Taking potshots at vaccines
Glenn Ellis | 4/12/2019, 6 a.m.
The attorneys representing parents in that lawsuit against measles vaccine manufacturers paid Dr. Wakefield to fabricate evidence showing that the vaccines were linked to autism. Despite the fact that his paper was quickly retracted and Dr. Wakefield was found guilty of professional misconduct and his medical license was revoked, anti-vaccination sentiment has become more entrenched in the years since.
Dr. Wakefield also had applied for patents for an MMR vaccine substitute and treatments for his alleged MMR vaccine-induced gut disorder. So, not only was he allegedly paid by lawyers to cast doubt on the MMR vaccine, but he stood to personally gain from the outcome of his research.
It’s not an overstatement to say that measles is one of the most infectious diseases known to mankind. When people aren’t immunized, it’s extremely easy to catch measles. In an unvaccinated population, one person with measles can infect 12 to 18 others. That’s way higher than other viruses such as Ebola, HIV or SARS. With Ebola, one case usually leads to two others. With HIV and SARS, one case usually leads to another four.
The measles vaccine is 97 percent effective after two doses, which usually also protects against mumps, rubella and sometimes varicella, or chickenpox, according to the CDC. A well-vaccinated population takes on a “herd immunity” that hinders outbreaks. As soon as vaccination coverage drops below 95 percent, outbreaks are inevitable.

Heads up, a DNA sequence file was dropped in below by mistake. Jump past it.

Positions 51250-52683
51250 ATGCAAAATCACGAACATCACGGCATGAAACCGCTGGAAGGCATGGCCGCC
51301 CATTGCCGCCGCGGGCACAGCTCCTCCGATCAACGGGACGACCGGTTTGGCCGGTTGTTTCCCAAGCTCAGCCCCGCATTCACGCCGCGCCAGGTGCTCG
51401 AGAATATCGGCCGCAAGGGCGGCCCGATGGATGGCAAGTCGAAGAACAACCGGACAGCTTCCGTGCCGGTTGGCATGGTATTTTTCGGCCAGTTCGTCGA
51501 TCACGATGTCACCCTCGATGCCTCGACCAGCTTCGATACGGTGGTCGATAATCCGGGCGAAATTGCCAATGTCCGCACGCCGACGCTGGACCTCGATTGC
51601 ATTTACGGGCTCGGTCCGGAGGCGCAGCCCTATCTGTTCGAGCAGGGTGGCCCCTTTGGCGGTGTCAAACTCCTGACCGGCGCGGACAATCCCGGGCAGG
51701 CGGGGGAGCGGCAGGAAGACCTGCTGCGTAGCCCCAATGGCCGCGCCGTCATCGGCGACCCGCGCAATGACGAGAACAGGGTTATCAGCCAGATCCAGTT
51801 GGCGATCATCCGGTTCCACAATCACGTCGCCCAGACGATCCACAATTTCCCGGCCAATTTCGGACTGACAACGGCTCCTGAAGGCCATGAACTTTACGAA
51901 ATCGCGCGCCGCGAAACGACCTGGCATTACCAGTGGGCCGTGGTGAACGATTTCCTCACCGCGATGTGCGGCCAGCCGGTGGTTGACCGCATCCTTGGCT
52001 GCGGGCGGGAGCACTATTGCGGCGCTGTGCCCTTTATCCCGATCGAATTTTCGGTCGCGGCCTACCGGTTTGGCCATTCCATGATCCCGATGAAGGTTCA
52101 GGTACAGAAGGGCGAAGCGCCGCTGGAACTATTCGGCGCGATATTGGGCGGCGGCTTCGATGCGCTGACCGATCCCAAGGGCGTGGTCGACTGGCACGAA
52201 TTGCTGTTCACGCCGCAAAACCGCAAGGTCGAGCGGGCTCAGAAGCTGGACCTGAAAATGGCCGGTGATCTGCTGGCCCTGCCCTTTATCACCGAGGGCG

Most of the people with measles and mumps right now weren’t immunized from the viruses. They all live in places that permit a variety of nonmedical — religious or philosophical — exemptions from vaccines. In 45 states, even without an exemption, children can be granted “conditional entrance” to school on the promise that they will be vaccinated, but schools don’t always bother to follow up.
Even though all 50 states have legislation requiring vaccines for students entering school, almost every state allows exemptions for people with religious beliefs against immunizations, and 17 states grant philosophical exemptions for those opposed to vaccines because of personal or moral beliefs.
Two caveats: The legacy of the syphilis study at Tuskegee lingers in the minds of many people, fueling mistrust, and the majority of people supporting the anti-vaccine movement are highly educated white parents.
I’m always amazed at the number of people who claim religious exemption, but have never set foot in a church, mosque or synagogue.
Facts don’t lie, people do. Truth matters.
The writer is a research bioethics fellow at Harvard Medical School and an active media contributor and radio commentator who also lectures nationally and internationally on heath-related topics.